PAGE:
Because it’s all about the reader, you see. Communication. Not self expression. Not for attention. Publication isn’t a public address system: it’s a service industry.

If you want to succeed in this business, as in any business, you must make your product as user friendly as possible. In other words, quit showing off and be considerate of your reader by not making your writing one bit denser than necessary. And if that seems some sort of comedown for you, you aren’t cut out for the job.

So get The Elements of Style by William Strunk Jr. Read it. Learn it. Do it. Then get Line by Line: How to Edit Your Own Writing by Claire Kehrwald Cook. Read it. Learn it. Do it. Then get a guide to writing in plain English. You can even get some in PDF format free online. Read it. Learn it. Do it.

Now you know a thing or two about professional writing.

I am assuming that you already know standard English grammar and usage, but that isn’t guaranteed by a degree these days either. So, if you don’t know standard English grammar and usage, learn it. Everybody makes occasional mistakes – usually through accident more than ignorance. But when several of your edits introduce grammatical errors into a piece, you look bad.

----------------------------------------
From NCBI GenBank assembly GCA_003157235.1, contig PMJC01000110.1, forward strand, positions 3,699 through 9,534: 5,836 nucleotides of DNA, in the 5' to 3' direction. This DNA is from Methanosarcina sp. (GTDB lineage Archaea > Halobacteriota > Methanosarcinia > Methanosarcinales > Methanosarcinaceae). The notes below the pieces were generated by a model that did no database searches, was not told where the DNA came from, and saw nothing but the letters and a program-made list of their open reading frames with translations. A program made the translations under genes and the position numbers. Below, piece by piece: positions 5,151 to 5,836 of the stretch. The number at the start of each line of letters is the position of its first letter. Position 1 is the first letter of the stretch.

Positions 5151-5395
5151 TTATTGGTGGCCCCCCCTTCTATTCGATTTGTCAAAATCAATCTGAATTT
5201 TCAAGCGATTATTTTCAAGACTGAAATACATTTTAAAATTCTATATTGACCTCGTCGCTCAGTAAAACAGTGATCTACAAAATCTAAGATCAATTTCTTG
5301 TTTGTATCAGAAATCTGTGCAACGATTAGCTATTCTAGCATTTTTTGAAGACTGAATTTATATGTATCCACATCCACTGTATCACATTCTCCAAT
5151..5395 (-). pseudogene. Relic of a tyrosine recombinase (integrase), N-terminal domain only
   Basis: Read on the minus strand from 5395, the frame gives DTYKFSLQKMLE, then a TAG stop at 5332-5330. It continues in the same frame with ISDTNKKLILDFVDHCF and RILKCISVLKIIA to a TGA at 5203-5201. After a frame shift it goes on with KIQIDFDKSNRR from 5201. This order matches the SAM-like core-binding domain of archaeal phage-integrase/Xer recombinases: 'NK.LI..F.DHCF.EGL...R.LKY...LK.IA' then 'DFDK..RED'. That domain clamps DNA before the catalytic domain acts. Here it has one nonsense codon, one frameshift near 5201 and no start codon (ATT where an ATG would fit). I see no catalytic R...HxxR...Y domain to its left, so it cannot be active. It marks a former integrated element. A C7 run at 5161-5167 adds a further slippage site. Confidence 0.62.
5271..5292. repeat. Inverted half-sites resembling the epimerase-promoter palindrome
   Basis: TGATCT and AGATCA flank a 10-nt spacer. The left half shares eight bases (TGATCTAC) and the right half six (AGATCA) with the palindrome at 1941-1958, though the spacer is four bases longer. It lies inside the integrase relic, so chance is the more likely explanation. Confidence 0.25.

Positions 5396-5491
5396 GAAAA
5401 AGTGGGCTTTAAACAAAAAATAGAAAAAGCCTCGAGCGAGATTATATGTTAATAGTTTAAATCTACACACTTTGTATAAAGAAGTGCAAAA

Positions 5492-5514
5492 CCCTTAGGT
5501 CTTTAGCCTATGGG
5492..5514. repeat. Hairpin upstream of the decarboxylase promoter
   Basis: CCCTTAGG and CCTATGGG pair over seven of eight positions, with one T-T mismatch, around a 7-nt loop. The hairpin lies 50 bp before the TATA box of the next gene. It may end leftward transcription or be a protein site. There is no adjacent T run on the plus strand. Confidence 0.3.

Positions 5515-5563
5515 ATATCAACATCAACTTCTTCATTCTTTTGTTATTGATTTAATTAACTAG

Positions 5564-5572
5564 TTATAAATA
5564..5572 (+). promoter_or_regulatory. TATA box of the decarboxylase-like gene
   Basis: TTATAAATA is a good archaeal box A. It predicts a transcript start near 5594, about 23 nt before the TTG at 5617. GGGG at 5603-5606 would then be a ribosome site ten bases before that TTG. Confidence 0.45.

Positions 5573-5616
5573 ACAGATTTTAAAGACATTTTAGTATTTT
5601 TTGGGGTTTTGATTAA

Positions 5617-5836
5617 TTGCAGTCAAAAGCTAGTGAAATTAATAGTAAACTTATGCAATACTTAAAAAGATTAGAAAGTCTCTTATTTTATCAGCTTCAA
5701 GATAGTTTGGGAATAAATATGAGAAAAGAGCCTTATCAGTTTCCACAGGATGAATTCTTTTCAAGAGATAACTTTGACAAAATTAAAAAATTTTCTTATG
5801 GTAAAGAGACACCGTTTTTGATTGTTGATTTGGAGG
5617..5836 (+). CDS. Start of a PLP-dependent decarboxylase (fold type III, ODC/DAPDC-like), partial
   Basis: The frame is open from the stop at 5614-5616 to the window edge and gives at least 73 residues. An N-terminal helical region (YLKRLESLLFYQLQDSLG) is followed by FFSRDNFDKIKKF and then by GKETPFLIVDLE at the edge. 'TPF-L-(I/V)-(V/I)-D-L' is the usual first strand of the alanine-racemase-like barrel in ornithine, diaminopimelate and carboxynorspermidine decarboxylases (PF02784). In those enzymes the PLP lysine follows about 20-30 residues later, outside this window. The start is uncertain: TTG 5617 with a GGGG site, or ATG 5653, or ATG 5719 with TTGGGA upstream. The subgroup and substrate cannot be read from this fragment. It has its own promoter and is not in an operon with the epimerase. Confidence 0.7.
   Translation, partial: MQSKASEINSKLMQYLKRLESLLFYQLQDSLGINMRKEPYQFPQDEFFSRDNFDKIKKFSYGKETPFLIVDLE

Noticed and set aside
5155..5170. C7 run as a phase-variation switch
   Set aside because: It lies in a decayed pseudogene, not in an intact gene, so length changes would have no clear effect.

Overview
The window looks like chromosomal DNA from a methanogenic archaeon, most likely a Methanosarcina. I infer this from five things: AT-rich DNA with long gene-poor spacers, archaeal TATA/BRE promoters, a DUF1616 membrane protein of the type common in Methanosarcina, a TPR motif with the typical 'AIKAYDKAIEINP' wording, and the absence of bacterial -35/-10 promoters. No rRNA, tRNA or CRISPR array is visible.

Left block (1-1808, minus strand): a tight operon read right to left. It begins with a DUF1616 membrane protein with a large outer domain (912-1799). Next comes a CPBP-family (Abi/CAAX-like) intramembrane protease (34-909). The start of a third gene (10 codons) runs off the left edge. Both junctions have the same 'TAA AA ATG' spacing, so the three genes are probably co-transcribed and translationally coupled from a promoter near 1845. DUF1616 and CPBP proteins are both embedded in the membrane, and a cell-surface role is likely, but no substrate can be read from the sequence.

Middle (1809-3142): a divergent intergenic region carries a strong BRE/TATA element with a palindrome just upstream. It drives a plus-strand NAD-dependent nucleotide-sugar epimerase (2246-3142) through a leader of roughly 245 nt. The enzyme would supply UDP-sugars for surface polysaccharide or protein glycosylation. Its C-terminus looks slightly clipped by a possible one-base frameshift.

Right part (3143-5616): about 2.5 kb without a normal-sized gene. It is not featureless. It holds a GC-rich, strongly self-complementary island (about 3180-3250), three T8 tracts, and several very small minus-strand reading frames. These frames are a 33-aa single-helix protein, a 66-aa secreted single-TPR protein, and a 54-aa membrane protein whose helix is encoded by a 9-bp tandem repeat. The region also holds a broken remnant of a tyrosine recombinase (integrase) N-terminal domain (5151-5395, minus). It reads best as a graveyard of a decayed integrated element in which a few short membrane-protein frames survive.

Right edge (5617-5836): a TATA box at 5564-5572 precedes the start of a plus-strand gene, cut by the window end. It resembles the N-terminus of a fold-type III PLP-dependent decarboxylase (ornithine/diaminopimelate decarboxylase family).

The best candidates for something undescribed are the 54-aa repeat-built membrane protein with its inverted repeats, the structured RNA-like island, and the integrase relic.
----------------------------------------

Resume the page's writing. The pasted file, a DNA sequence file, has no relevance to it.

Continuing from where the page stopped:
Next, pa-LEEZE learn how to use the frickin’ software! Click “Tools.” Then in the menu click “Track Changes.” Turn on this editing function and use it.

I know it’s a close encounter with science, but that isn’t asking too much of an artist, is it?

The author has a right to see every change you SUGGEST clearly marked beside original language.

When you sneak your changes through by making it all but impossible for the author to catch them all, you greatly increase the odds of errors (both you and the author have made) getting all the way through the editing process and into print. Not the way to impress your readership.

And work from the original document through File > Save As… so that the author’s name remains as the author of that document and isn’t replaced by yours.

Be able to justify every suggestion you make. Use the Comments function to explain when necessary.

So what if you think struck sounds better than hit. Write your own article then. Because that’s an arbitrary change that can’t be justified.

Never, never, never change the meaning. The author is the expert writing this article, not you.